Even with the most beloved family pets, there comes the awful time when you have to schedule a final trip to the vet. That time came yesterday for Big Dog: once the Tory Party’s bouncy, panting mascot for everything that’s best about Brexit Britain; more recently wobbling and snarling around Downing St like Old Yeller with the hydrophoby.
Some of Big Dog’s handlers, it’s true, expressed concerns from the start. They weren’t sure about his temperament. Usually a fluffy, friendly thing, Big Dog occasionally came out with a nasty growl and a flash of teeth when you came too close to his toys. You wouldn’t altogether trust him around kids. And he went and rolled in shit every time he got the chance.
It was somehow inevitable that Boris Johnson’s cod-Churchillian premiership wouldn’t collapse under any great clash of policy or principle. Whether by judgement or luck, Boris often got policy right where it mattered (and particularly where it aligned with the best interests of one Alexander Boris de Pfeffel Johnson). But his own temperamental flaws and unsuitability for high office were always going to bring him down in the end.
Even so, the level of comedic Big Dog bathos around Boris’s departure was a surprise. It didn’t come about through economic meltdown and people feeling the pinch, but from the Pinch feeling people.
Few outside Parliament had ever heard of Chris Pincher. Insiders had heard a fair bit; not all of it complimentary and much of it related to drunken gropings. Boris knew: he’d been briefed about (one of) Pincher’s indiscretions by the civil service. ‘Pincher by name, pincher by nature’, he joked at the time to Dom Cummings.
Last Wednesday, the chain of events that culminated in Big Dog’s downfall began. Partaking too freely of the Conservative Friends of Cyprus’ hospitality, a pissed-up Pincher launched himself at two attractive but apparently unconsenting Tory boys. This was too louche even for the Carlton Club, and the Pinch met the pavement outside.
Embarrassing and potentially career-ending stuff, but Pincher had what it took to succeed in post-2016 politics: loyalty to Boris Johnson. Nearly as keen a Brexiter as he is a boozer, he flew to Boris’s rescue in January by co-ordinating ‘Operation Save Big Dog’, whereupon Big Dog was indeed for the time saved. Returning the favour, Boris circled the wagons. Pincher apologised and stood down from the whips’ office, and the PM declared the matter closed.
Even at the time, this didn’t look like a smart move. The Conservative party has had a gamey, mid-nineties whiff of moral and electoral decomposition about it for a while now, and public enthusiasm for Tory sleaze is very low. Pincher should have been suspended immediately and subjected to proper disciplinary proceedings. Conservative MPs –a number of whom had themselves previously been Pinched– reacted with outrage.
As usual, it wasn’t the original misjudgement that proved damaging, so much as the attempts to cover it up. Boris swore blind that, when appointing Pincher as Deputy Chief Whip, he had no reason whatsoever to think the Pinch was a pest. He sent Government ministers out all over the airwaves to declare their absolute confidence that Big Dog had seen and heard no evil that would make him question Pincher’s integrity. Then came nemesis: No, Prime Minister, said Sir Simon McDonald (the Foreign Office Mandarin who had briefed Boris about Pincher). We told you all about it, in person, and you are a liar.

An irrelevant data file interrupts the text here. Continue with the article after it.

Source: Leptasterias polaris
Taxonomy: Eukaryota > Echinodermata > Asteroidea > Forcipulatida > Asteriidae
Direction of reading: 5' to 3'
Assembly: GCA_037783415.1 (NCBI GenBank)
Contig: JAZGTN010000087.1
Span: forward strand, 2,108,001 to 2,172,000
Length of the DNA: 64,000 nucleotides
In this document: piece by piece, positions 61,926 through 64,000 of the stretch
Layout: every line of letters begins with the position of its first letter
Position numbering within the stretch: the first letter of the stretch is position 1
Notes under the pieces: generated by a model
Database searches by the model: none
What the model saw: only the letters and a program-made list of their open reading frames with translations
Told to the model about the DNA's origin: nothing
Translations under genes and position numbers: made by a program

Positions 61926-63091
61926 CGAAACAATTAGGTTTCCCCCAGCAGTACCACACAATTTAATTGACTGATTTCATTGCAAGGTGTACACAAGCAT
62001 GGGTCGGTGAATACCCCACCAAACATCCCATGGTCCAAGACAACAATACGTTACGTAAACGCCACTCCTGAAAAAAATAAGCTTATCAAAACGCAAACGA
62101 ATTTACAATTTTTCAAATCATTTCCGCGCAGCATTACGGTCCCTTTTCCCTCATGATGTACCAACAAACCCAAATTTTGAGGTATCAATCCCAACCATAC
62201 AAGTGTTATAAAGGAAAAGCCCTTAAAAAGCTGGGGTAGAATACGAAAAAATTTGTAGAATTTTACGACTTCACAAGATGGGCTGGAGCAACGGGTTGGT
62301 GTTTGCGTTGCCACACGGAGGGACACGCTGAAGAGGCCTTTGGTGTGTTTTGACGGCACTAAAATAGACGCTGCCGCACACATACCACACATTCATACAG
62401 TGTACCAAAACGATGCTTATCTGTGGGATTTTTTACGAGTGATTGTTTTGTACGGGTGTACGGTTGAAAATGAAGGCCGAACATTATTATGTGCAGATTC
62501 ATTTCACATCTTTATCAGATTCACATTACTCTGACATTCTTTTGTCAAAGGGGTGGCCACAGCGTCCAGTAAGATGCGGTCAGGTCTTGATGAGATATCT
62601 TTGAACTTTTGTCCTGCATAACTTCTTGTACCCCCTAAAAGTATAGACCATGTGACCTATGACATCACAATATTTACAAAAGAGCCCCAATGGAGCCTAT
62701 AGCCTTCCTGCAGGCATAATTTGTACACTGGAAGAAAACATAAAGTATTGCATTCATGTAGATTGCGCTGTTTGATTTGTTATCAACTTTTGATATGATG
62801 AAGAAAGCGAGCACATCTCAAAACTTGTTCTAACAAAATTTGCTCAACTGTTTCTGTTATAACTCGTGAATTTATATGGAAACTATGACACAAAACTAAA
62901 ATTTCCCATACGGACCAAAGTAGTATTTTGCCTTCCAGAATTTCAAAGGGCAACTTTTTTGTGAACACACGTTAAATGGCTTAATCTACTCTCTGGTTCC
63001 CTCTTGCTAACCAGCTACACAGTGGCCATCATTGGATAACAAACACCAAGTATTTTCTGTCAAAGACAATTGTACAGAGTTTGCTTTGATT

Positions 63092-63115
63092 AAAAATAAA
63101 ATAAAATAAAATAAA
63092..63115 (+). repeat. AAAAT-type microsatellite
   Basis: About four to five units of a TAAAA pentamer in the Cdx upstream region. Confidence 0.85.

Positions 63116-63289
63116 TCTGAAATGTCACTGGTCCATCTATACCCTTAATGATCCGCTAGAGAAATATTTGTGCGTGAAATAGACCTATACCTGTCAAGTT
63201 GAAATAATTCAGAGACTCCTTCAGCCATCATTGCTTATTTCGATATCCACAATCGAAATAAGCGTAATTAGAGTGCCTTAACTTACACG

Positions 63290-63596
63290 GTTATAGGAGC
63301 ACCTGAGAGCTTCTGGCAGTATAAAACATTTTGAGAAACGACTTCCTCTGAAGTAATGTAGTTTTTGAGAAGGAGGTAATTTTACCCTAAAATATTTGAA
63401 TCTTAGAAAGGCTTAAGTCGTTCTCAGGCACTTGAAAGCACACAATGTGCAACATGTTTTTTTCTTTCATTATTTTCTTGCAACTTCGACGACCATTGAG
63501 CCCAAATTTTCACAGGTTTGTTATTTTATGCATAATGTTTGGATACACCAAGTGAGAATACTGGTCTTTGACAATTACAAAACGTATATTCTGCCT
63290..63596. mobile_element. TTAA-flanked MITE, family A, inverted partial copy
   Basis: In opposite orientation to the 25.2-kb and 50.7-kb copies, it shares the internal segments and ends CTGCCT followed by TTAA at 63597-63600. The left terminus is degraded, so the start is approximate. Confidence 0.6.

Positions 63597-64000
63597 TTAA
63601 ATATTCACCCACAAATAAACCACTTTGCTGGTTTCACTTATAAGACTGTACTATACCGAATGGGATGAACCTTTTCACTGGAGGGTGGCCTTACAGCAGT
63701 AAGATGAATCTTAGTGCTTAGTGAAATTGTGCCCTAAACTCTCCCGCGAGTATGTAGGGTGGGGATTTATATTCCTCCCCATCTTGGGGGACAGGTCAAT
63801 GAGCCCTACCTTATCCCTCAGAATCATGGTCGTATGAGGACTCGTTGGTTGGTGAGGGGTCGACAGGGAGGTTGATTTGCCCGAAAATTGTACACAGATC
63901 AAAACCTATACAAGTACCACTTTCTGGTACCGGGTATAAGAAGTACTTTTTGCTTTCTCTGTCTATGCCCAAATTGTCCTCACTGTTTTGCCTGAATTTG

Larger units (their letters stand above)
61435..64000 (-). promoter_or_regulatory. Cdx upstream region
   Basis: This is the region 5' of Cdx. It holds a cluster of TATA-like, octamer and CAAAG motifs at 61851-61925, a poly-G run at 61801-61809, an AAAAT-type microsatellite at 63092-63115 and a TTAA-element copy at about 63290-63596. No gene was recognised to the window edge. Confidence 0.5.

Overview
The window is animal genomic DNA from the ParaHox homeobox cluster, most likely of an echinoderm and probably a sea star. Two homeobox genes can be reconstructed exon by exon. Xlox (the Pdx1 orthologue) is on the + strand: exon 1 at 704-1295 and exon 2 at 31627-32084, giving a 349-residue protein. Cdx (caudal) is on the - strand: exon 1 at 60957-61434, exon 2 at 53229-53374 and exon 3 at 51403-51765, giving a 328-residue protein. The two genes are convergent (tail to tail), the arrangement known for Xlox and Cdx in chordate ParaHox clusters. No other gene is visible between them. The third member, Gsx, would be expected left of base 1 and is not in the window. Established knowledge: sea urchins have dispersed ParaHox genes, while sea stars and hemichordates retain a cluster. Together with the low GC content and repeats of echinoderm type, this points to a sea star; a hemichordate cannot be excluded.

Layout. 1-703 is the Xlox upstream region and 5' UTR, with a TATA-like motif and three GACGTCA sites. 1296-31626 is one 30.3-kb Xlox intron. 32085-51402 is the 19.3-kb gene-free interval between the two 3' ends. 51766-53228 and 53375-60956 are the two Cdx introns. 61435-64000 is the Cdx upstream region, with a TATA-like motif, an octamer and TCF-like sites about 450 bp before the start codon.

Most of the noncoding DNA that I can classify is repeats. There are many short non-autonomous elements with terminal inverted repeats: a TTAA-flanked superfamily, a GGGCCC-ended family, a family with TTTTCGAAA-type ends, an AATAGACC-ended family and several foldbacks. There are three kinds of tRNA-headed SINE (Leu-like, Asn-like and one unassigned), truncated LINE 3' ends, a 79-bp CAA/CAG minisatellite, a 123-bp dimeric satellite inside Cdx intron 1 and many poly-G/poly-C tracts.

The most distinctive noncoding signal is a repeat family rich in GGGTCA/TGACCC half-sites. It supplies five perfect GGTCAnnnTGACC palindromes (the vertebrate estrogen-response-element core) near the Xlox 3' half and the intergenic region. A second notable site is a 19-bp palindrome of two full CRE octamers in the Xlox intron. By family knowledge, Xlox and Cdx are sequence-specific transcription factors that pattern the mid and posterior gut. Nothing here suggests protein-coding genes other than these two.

Although the dogs in the street know Big Dog is a liar, hearing it said so directly by someone like Sir Simon was the tipping point for the Cabinet. Just after 6pm on Tuesday, Sajid Javid and Rishi Sunak submitted rapier letters of resignation.
Boris was sure he could handle the situation. Nadhim Zahawi is a safe pair of hands to appoint as Chancellor, and when interviewed on Radio 4’s Today programme on Wednesday morning, Zahawi repeated, perhaps twenty-seven times, that Boris needed to stay in power to deliver his election pledges, and to handle ‘a war raging on our continent’.
Mate, you’ve got a war raging in your office. While Zahawi was on the air, yet more and more of his colleagues walked out.
That was when Big Dog went full Cujo. The men in grey suits went in, then scrambled out bitten and bruised with their grey suits in tatters. Big Dog snarled and lunged in a corner of the Cabinet room, only letting Nadine anywhere near him. Wednesday’s news announced more ministerial resignations that day than had been endured by any PM in British history (that was the Six O’Clock news. By the News at Ten, he’d lost half a dozen more, and Simon Hart quit to round the evening off).
Whatever fitful and tormented sleep the PM had on Wednesday night was broken by the uncomfortable news that even the scabs he appointed the previous day –Zahawi and freshly-minted Education Secretary Michelle Donelan– were resigning and declaring no confidence in him too. By quarter past nine, it was finished. Big Dog rolled over and gave up the ghost.
The pantomime of Boris Johnson’s departure vindicates what his critics said all along: the only thing that ever mattered to Boris is Boris. The shambolic chaos around his resignation is entirely the fault of the party that knew his flaws and made him leader anyway.
Boris’s tenure as Prime Minister wasn’t just disgraceful on account of his personal conduct. The immense Parliamentary majority he won has been squandered. His pursuit of Brexit at any cost soured our relationship with our neighbours and cost the economy dearly.
We remain subject to all the ‘foreign laws’ we had before, which are now beautiful British laws. Men with clipboards stand at every UK border, including the new border in the Irish sea. The tax burden hasn’t been higher since 1948, but there’s no new Jerusalem to show for it. The dog it was that died, but part of our international reputation died too.
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